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The Military Criminal Revealed.




The Military Criminal Revealed.


Michael St. Jacques

On Feb. 28, 2004, in al-Hawijah, a city southeast of Kirkuk , Pfc. Edward L. Richmond Jr and  Sgt. Jeffrey Waruch were part of a raid, in which they received radio orders to detain all males in the village.  One of those men detained was Muhamad Husain Kadir.  According to Waruch's testimony, when he attempted to flex-cuff Kdir, he resisted.  Waruch was able to restrain Kadir and he began to lead him away, when Kadir stumbled.  Futher testimony by Waruch, reveals that Richmond then shot the handcuffed cow herder in the back of the head from six feet away.  Richmond 's defense is predictable.  A quote from a telephone interview conducted with The Honolulu Advertiser, explains in his own words, his justification; "It was a reaction.  I fired in self-defense of another soldier, in which deadly force is authorized." Richmond obviously means in defense of Waruch and not in self-defense of him.  He adds the classic Nuremberg defense as well during the same telephone interview, "They told us, 'If anybody tries to run today, shoot them'  That was put out before we even left.  As an E3, (private first class) it's not my place to question." So, Richmond believed he was authorized to kill Kadir through his actions of defense of a fellow solider and through orders received.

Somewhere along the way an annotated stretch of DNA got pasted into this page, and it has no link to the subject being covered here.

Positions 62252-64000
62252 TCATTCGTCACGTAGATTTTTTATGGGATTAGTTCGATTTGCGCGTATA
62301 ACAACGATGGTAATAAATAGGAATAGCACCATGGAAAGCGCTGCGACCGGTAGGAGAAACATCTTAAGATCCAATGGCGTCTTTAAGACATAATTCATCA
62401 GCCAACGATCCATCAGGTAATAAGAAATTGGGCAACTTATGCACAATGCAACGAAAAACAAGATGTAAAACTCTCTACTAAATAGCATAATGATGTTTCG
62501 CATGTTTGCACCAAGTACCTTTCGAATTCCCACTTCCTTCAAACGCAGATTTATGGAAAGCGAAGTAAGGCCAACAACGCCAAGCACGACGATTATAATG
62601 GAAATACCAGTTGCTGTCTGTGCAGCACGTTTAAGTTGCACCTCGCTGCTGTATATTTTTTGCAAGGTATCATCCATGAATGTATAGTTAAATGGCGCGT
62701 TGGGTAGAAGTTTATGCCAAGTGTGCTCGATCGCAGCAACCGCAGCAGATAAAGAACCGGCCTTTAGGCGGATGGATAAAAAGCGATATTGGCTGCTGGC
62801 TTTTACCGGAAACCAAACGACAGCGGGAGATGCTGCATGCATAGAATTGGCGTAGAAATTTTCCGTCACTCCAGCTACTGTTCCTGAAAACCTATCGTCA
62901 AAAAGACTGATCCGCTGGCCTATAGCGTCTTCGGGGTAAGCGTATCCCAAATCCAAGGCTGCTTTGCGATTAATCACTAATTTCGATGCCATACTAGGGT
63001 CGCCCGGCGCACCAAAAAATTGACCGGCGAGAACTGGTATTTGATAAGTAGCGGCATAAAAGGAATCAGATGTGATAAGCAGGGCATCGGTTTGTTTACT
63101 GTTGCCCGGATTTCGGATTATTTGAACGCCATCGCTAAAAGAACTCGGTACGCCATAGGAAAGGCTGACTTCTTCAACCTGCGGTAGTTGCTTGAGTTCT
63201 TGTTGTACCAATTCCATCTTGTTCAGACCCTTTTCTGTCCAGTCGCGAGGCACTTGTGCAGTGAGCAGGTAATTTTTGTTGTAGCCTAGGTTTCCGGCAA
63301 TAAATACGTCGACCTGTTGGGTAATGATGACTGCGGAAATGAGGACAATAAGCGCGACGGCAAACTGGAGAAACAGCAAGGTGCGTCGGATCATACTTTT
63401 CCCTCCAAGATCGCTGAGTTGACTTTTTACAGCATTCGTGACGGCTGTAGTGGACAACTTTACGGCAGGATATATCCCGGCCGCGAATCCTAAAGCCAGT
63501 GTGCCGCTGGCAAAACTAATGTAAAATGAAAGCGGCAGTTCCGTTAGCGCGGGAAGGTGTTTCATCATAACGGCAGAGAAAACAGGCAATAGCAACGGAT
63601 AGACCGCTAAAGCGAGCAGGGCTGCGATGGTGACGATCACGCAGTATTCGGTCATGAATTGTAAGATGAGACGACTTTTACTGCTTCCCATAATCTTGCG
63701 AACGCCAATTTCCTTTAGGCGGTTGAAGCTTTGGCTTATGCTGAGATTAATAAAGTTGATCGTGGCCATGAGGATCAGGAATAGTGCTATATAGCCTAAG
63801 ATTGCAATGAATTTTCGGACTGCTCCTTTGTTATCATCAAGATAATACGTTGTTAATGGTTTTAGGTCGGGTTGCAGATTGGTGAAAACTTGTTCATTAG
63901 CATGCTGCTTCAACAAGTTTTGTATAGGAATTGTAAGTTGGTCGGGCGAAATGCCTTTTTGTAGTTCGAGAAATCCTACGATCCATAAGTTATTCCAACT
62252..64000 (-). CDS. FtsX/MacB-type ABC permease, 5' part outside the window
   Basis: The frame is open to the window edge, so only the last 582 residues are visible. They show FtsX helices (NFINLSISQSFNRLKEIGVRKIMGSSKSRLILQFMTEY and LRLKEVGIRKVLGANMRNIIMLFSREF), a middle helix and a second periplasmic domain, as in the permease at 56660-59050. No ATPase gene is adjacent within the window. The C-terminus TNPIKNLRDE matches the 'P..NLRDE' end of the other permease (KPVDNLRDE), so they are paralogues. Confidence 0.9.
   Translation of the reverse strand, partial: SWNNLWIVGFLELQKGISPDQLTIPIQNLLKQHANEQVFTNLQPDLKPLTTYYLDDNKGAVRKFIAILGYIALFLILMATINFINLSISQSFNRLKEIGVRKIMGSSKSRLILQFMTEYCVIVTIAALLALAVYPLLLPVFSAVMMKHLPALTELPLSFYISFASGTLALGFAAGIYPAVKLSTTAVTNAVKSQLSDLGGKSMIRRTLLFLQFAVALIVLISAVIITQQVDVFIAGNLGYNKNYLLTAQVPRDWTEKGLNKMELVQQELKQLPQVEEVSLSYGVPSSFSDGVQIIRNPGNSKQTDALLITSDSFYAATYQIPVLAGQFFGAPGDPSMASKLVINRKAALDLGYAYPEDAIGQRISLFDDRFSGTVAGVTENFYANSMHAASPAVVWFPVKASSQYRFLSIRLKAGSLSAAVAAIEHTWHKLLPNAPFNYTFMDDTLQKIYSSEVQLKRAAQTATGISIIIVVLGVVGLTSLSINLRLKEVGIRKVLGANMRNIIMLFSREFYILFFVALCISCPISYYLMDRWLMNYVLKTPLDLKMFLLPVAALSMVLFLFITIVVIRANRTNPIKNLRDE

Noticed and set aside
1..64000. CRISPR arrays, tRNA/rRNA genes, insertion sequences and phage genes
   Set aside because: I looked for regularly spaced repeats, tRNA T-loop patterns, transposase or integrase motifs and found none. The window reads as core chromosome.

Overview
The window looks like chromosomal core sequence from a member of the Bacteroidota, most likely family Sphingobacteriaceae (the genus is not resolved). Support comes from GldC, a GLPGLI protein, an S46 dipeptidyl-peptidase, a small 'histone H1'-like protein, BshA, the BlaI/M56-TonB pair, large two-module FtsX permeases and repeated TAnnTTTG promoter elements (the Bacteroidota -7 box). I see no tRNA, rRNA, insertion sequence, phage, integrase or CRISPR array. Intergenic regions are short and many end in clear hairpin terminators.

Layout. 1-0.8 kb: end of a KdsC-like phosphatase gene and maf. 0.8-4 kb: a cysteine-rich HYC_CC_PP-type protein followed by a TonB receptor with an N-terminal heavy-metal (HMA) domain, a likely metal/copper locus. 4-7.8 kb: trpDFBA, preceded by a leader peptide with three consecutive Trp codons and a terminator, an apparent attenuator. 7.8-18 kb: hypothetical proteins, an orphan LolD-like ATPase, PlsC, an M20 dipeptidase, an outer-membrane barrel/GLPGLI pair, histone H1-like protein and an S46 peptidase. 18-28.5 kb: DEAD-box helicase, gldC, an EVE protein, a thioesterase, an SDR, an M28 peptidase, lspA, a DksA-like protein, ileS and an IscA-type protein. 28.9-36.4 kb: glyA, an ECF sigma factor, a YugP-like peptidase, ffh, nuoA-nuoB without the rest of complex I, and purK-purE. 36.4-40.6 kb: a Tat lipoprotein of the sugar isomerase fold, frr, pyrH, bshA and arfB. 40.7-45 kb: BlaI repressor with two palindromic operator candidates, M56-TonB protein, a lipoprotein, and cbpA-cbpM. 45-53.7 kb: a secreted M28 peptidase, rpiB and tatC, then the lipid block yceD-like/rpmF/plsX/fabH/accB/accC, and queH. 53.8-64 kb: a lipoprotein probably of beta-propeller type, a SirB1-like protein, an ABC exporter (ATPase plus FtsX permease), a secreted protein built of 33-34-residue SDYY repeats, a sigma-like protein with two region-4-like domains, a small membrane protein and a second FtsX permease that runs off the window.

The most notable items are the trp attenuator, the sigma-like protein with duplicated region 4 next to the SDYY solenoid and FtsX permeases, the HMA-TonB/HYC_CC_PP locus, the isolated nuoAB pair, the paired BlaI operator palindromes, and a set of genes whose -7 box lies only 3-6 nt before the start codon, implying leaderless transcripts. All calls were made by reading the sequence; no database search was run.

He was initially charged with unpremeditated murder, which carries a maximum sentence of life.  On August 5, 2004, an army court-martial panel in Tikrit reduced the charge to voluntary manslaughter and sentenced him to three years in prison.  The sentence also dishonorably discharges him from the Army and calls for forfeiture of all pay and allowances.